I have implemented Favatars in the comments here on this site. So, if you have a favicon on your Web site, and want to test, just leave a comment to this post.
To implement this, cut and paste the code he provided within the first set of php tags at the top of your index.php, I would recommend you place it right after the require (blog header) line. Then, to place the icon next to a comment, place the following code in your wp_comments.php page, wherever you want it to appear (remove the line breaks, they are there for readability only):
$CommentIcon = getFavicon($comment->comment_author_url); echo '<img src="' . $CommentIcon . '" alt="' . $comment->comment_author_url . '" class="CommentIcon" height="16" width="16" />';
Just a quick post to keep track of all of the sites that are making use of SilverSpider Play List. Well, all of the sites I know of…
What is SilverSpider Play List?
SilverSpider Play List is a set of PHP scripts that helps you add a recent music list to your Web site. Each time you listen to a song, your media player will send song information to your Web site which will gather the info, and with the help of Amazon, compile it into a list of entries, each containing the name of the song, the artist and the album cover.
The markup provided by SSPL is very clean, and each of the six markup formats relies upon CSS and valid XHTML to control layout and style.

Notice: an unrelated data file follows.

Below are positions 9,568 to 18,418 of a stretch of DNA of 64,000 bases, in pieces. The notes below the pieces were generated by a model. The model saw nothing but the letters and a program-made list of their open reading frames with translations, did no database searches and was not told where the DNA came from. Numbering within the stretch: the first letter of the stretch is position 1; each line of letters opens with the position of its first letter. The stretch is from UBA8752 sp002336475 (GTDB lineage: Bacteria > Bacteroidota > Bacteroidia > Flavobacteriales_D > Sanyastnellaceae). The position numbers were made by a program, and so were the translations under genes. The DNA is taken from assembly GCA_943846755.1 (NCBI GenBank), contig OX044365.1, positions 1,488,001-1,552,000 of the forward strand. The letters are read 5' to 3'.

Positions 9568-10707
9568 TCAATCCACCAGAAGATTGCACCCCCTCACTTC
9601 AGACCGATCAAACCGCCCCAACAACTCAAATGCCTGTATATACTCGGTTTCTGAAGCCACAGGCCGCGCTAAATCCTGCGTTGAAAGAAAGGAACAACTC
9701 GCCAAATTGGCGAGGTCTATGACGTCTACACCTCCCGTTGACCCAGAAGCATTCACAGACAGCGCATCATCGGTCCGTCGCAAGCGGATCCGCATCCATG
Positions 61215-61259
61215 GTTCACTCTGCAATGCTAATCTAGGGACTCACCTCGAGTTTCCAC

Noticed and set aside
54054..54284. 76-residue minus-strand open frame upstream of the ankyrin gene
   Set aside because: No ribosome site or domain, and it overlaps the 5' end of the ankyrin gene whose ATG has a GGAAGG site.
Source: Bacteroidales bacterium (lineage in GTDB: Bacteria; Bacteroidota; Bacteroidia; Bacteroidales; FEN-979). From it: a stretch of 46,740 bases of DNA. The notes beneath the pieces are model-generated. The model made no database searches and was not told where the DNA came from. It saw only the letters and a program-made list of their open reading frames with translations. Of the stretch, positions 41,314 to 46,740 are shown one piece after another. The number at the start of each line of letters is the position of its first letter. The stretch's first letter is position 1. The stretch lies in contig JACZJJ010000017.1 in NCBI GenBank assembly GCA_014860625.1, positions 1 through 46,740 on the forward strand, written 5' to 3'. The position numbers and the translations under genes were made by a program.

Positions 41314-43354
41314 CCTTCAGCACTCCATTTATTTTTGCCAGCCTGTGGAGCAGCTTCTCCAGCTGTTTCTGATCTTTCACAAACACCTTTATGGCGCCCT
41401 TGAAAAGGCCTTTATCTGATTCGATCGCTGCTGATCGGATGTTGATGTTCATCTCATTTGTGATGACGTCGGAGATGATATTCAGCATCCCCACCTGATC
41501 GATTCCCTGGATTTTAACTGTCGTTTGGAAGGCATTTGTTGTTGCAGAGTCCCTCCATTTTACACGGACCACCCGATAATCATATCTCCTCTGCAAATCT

You can see it in action right here on this site.
Steve Smith adds to the many reasons that a developer should learn and apply standards-based design in his post A Natural Progression at
OrderedList.com. Pointing to recent articles about the business value of Web standards, he discusses his experiences working with businesses, who have begun to specify Web standards within their specifications, and takes it to the logical conclusion that the average Web developer needs to learn and use standards compliant code to remain a viable competitor in our crowded market.
As reported on mozilla.org, Thunderbird 1.0 has been officially released! This is great news!
I expect I will be installing it on several family machines over the upcoming month. Why? Because it has been a solid e-mail client throughout its beta period, and has gotten easier to use with every release. It also provides a wealth of great features, including:
- Adaptive spam filters – “Thunderbird’s junk mail controls learn and improve from emails that you receive to stop spam.”
- “Saved search folders and search bar – To help you find emails faster you can save common searches in virtual folders and find emails with the search bar.”
- Extensions (just like Firefox)
- Simple migration from other e-mail clients
- Message grouping (I haven’t used this much, but plan to soon)
- Cross-platform support – You can use it on a Mac, PC or *Nix without any problem
Andy Clarke has posted a great article entitled Accessibility: On a shoe-string. In it, he provides some great ways to the accessibility of a site when “testing is often beyond the client’s budget and the profitable scope of the job.” The article explains a few methods that they use for these types of projects at his design firm, Stuff and Nonsense, providing specific details as to how to replicate the steps in the browser as well as links to some great online tools. Make sure to read the comments as well, several of them include some additional tools and ideas that are good to keep in mind.
5 Great Background Masking Techniques in Photoshop – “In this article, we’ll explore five different methods to isolate objects in Photoshop. As you follow this tutorial, you’ll gain a how-to explanation for each technique. You’ll also get the stats on how long each method takes, and my opinions as to when each method is most appropriate.”